Monday, October 05, 2020

What is the Largest Area Ever Mapped?

In his short story 'On Exactitude in Science' Jorge Louis Borges famously writes about an empire which creates a map on a 1:1 scale. The map is therefore as large as the empire itself. Of course the empire's cartographers don't have to stop there. If they wanted they could create a map on 2:1 scale - this map would then be twice as big as the empire that it represents.

There is therefore no limit to the potential size of a map.

Thinking about Borges's short story this morning I got to wondering not about how big a map a could be but how large an area can be mapped. What is the largest area that has ever been mapped?

Well, in terms of interactive maps there is also no limit to the size of area that can be mapped. Let's start with our own Solar System ...

The Solar System

The Solar System is quite large. The distance from the Sun (at the center of our system) to the outer edges of the Oort Cloud (at the outer edges of our system) is around 200,000 astronomical units, which is about 3.2 light years.

OMG Space is a scaled representation of this space. Starting with the Sun, at the top of the webpage, as you scroll down OMG Space you travel out towards the edge of the Solar System, passing all the planets along the way.

The Sun and the planets and the distances between them are mapped to scale, so without using the links it will probably take you some time to scroll to the very edge of the Solar System. If the thought of scrolling across the whole Solar System sounds a little daunting you can enter hyperspace by using the planet links running across the bottom of the page. Select a planet link and the website quickly scrolls to the chosen planet.

The Milky Way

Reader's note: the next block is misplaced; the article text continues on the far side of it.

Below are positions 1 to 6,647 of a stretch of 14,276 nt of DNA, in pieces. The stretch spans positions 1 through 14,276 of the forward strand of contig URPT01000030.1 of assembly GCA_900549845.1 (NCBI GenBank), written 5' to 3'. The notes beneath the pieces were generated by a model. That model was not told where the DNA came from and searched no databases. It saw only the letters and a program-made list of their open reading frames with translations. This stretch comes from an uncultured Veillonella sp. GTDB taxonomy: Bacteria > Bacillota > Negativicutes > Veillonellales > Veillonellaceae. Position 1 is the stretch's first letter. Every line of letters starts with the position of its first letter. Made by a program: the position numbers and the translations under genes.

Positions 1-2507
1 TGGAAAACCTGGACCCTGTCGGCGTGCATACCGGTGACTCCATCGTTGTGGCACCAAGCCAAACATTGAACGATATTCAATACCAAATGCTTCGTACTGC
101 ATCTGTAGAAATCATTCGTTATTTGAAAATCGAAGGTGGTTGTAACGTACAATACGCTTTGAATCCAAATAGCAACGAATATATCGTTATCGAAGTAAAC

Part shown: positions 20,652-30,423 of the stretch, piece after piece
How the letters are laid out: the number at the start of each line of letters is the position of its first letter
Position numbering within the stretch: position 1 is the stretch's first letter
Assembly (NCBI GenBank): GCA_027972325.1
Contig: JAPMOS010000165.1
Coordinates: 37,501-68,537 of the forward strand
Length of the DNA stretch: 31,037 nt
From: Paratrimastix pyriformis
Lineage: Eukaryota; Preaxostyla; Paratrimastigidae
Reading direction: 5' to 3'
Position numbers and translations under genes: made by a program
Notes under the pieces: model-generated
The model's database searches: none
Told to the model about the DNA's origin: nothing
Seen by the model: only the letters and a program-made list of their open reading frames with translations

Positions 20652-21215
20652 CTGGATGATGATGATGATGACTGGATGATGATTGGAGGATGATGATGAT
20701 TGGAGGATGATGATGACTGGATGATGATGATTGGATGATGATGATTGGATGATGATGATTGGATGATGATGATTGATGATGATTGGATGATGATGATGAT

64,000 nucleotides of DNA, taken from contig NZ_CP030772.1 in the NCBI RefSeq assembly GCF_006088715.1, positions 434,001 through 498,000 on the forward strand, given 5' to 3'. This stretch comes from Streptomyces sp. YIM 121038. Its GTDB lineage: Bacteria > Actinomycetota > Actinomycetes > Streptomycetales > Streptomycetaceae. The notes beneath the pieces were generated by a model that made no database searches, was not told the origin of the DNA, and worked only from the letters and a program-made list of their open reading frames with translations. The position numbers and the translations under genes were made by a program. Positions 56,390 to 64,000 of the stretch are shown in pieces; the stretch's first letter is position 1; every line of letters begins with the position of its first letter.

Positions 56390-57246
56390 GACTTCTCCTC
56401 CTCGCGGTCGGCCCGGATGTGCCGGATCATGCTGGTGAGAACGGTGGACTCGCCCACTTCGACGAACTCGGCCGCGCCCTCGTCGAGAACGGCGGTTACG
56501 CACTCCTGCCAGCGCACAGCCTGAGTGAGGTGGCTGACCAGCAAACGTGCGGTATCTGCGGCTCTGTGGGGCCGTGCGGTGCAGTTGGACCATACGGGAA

Our Solar System is just one of about 200 billion solar systems in the Milky Way. You can explore a few of those suns on ESA's Mosaic of the Milky Way.

The European Space Agency's Mosaic of the Milky Way is a huge megapixel image of the Milky Way. This huge megapixel mosaic of the central part of the Milky Way is made from thousands of individual images captured by the Vista telescope. The VISTA survey telescope is housed at ESO’s Paranal Observatory in Chile.

The Milky Way has a radius of 52,850 light years. It is about 1,000,000,000,000,000,000 km from one side to another. ESA's image however only shows one part of the Milky Way. The mosaic shows the view of that part of the Milky Way as seen from Earth, which is about 8 kpc from the center of the Milky Way on what is known as the Orion Arm.

The Milky Way isn't really that big in comparison to some galaxies. The Milky Way is around 1,000 light years in diameter. In comparison the Hercules A galaxy is 1.5 million light years across.

The Universe

The Milky Way and Hercules A are just two of the galaxies which make up the universe. The part of the universe which we can observe from Earth consists of around 200 billion galaxies. Google Sky is a very impressive interactive map of the observable universe. This is a map of a very, very big space.

The nearest neighbor to the Milky Way is the Andromeda Galaxy. The Andromeda Galaxy is approximately 2.5 million light-years from the Milky Way. It contains about one trillion start systems. The universe itself is about 93 billion light years in diameter.

We haven't yet mapped all the universe. So there is a long way to go before we have mapped the largest area possible. If we believe that the universe is finite then there is a finite amount of space to be mapped.

I started this post by stating there is no limit to the potential size of a map. This morning I started drawing a map of the universe on a 2:1 scale. When I finish I will have doubled the size of the universe.

No comments: